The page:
Recently, during a lengthy project kick-off, the question of content strategy came up—not so much the nuances of what it is or how it is executed, but rather what it means for the client post-launch. In "Design & Content, A Mutual Partnership" I briefly...
Recently, during a lengthy project kick-off, the question of content strategy came up—not so much the nuances of what it is or how it is executed, but rather what it means for the client post-launch. In "Design & Content, A Mutual Partnership" I briefly discussed the role we play in educating the client about how to nurture the project after our job as the design agency is done. In the context of this new discussion, I'd like to briefly explore three items that will help make the client's role in nurturing this content easier: strategy, schedule, and consistency.
Upon project launch, a thorough quantitative and qualitative content audit has already been conducted, which has allowed us to clean house and rid the site of all unnecessary content that had been collecting dust for years.
Decide what the content is (types, topics, etc.). Are you curating user-generated content from Instagram or YouTube, for example, or are you producing original content—by staff within each department, by designated members of the student body, etc.? Determine who is going to be responsible for writing which content and what the tone and voice of that content will be. Once these content wranglers have been identified, make sure they understand that they will be held accountable for creating and maintaining it. Perhaps most important is to educate and empower these people to make decisions about the content that are supportive of the main goals and objectives of the project. The last thing you want is a plethora of quality content coming down the pipe that misses the mark on supporting the core purpose. Whoops!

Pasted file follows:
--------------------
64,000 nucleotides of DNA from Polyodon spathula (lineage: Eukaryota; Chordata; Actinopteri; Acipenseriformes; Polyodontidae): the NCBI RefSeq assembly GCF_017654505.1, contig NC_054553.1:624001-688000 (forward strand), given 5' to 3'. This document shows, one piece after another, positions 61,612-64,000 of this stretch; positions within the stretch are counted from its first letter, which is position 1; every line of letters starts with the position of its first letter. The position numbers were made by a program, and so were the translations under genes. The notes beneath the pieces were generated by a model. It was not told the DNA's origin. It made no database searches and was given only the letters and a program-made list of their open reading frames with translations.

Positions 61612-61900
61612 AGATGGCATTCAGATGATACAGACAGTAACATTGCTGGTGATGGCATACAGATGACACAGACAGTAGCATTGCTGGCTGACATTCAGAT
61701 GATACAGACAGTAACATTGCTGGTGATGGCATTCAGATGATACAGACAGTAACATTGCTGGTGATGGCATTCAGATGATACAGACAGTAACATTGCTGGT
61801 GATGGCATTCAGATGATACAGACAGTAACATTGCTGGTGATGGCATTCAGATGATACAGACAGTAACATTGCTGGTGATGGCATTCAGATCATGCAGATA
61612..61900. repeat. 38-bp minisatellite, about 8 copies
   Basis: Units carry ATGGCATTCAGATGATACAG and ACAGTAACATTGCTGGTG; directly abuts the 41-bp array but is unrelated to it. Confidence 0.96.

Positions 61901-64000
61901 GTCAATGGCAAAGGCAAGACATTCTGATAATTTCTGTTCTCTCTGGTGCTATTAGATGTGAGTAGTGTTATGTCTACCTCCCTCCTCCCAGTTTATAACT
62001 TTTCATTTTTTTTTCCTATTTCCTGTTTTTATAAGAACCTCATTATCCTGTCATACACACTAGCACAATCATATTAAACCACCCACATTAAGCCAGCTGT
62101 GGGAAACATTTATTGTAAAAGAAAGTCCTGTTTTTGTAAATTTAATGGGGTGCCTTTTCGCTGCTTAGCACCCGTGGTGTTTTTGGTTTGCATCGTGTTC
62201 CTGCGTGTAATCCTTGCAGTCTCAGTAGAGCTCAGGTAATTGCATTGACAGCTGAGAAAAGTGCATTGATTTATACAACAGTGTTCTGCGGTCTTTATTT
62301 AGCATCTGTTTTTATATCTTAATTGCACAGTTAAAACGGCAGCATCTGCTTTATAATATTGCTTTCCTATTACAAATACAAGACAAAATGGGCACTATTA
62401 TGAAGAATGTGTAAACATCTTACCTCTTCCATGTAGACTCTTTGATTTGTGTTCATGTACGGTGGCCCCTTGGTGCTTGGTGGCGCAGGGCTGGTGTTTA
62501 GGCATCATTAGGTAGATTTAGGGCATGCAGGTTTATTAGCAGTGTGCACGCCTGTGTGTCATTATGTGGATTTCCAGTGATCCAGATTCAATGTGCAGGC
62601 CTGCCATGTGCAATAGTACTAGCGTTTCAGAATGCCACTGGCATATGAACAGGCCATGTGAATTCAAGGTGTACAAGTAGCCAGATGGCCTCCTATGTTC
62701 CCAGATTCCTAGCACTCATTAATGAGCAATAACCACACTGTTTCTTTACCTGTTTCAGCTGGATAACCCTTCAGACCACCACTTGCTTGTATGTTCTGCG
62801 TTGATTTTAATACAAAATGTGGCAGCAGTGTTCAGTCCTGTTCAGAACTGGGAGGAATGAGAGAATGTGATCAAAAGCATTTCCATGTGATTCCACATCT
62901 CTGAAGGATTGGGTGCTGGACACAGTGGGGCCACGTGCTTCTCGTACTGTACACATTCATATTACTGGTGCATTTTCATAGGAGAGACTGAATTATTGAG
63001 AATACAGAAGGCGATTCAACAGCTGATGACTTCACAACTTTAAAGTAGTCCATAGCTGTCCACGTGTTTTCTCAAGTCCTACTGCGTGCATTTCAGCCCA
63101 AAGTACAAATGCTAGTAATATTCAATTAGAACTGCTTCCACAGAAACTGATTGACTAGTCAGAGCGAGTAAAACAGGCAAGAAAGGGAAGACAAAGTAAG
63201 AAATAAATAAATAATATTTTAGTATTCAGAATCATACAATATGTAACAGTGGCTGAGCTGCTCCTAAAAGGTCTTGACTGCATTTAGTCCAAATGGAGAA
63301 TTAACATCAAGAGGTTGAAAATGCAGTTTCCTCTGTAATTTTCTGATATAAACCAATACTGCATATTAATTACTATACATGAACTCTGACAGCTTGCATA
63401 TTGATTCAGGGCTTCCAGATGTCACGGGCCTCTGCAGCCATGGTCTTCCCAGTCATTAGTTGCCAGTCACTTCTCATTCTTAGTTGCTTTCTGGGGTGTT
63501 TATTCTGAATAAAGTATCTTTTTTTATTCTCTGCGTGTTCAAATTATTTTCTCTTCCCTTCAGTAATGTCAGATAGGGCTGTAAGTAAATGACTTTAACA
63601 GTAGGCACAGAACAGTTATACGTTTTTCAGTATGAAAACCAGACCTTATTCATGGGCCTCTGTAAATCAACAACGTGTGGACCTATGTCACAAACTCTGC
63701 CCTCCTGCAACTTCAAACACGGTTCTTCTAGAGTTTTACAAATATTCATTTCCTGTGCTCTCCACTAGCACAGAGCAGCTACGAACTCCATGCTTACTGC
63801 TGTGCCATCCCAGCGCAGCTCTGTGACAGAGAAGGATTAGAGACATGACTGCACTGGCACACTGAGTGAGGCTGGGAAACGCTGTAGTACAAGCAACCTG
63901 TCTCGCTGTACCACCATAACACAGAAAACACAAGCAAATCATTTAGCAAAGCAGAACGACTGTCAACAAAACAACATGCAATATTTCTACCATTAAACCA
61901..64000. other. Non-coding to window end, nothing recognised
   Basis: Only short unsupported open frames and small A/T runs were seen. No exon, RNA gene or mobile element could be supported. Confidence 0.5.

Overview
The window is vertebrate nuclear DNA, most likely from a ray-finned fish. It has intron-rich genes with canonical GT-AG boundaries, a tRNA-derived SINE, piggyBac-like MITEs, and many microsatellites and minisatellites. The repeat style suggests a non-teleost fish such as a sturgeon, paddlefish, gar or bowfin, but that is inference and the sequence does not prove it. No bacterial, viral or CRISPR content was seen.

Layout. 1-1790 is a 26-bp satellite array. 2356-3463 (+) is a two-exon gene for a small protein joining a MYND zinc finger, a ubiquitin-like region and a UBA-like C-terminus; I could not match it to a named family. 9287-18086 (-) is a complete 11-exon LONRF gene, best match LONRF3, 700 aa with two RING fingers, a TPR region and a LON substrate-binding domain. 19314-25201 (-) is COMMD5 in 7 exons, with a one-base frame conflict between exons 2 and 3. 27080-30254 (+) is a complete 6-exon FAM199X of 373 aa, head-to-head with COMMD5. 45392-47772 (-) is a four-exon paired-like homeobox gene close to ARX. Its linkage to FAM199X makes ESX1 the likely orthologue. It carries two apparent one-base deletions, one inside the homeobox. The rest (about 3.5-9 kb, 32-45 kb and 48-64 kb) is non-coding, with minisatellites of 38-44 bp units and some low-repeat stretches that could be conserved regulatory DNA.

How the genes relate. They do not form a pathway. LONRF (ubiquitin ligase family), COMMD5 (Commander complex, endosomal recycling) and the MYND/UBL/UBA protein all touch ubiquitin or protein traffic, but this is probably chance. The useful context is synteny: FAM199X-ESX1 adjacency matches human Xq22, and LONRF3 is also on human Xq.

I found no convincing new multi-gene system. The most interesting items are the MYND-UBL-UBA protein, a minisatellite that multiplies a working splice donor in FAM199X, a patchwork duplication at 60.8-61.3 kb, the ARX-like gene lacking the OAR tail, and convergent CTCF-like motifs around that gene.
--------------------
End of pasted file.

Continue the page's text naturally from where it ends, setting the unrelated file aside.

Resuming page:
Develop an editorial calendar and stick to it. You'll be better able to maintain your content creation/curation responsibilities if you develop your own calendar, rather than relying on one of the many found through searching online. For a more in-depth look at editorial calendars, please read Melissa Rach's article over at Brain Traffic.
All your efforts in developing a strategy and putting together an editorial calendar that serves your needs are for naught if these efforts are inconsistent. Just as the tone and voice of your branding and marketing efforts online must not deviate from the style guide, the content strategy should maintain a steady course.
There's no need for a timid approach in discussing content strategy with clients. You can help mitigate their anxiety by discussing the points above and outlining their role in each phase. Empower your client to take full advantage of their content strategy and they will thank you.